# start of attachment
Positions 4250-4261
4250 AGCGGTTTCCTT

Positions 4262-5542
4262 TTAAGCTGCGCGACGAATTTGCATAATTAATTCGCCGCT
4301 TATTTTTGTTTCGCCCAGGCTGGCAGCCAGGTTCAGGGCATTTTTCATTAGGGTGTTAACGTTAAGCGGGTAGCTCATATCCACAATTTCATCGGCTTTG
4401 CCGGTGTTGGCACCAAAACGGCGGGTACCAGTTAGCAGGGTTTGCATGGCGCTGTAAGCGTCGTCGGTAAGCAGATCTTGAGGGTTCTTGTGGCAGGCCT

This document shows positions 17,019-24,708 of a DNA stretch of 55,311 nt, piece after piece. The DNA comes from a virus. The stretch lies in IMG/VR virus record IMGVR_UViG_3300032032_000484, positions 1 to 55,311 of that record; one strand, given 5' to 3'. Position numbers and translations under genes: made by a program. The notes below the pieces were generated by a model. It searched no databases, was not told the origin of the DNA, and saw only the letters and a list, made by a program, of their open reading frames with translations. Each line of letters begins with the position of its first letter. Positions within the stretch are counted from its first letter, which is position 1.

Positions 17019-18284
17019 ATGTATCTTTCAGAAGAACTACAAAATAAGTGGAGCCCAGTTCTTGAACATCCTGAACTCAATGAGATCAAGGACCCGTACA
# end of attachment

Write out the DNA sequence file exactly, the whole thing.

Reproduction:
Positions 4250-4261
4250 AGCGGTTTCCTT

Positions 4262-5542
4262 TTAAGCTGCGCGACGAATTTGCATAATTAATTCGCCGCT
4301 TATTTTTGTTTCGCCCAGGCTGGCAGCCAGGTTCAGGGCATTTTTCATTAGGGTGTTAACGTTAAGCGGGTAGCTCATATCCACAATTTCATCGGCTTTG
4401 CCGGTGTTGGCACCAAAACGGCGGGTACCAGTTAGCAGGGTTTGCATGGCGCTGTAAGCGTCGTCGGTAAGCAGATCTTGAGGGTTCTTGTGGCAGGCCT

This document shows positions 17,019-24,708 of a DNA stretch of 55,311 nt, piece after piece. The DNA comes from a virus. The stretch lies in IMG/VR virus record IMGVR_UViG_3300032032_000484, positions 1 to 55,311 of that record; one strand, given 5' to 3'. Position numbers and translations under genes: made by a program. The notes below the pieces were generated by a model. It searched no databases, was not told the origin of the DNA, and saw only the letters and a list, made by a program, of their open reading frames with translations. Each line of letters begins with the position of its first letter. Positions within the stretch are counted from its first letter, which is position 1.

Positions 17019-18284
17019 ATGTATCTTTCAGAAGAACTACAAAATAAGTGGAGCCCAGTTCTTGAACATCCTGAACTCAATGAGATCAAGGACCCGTACA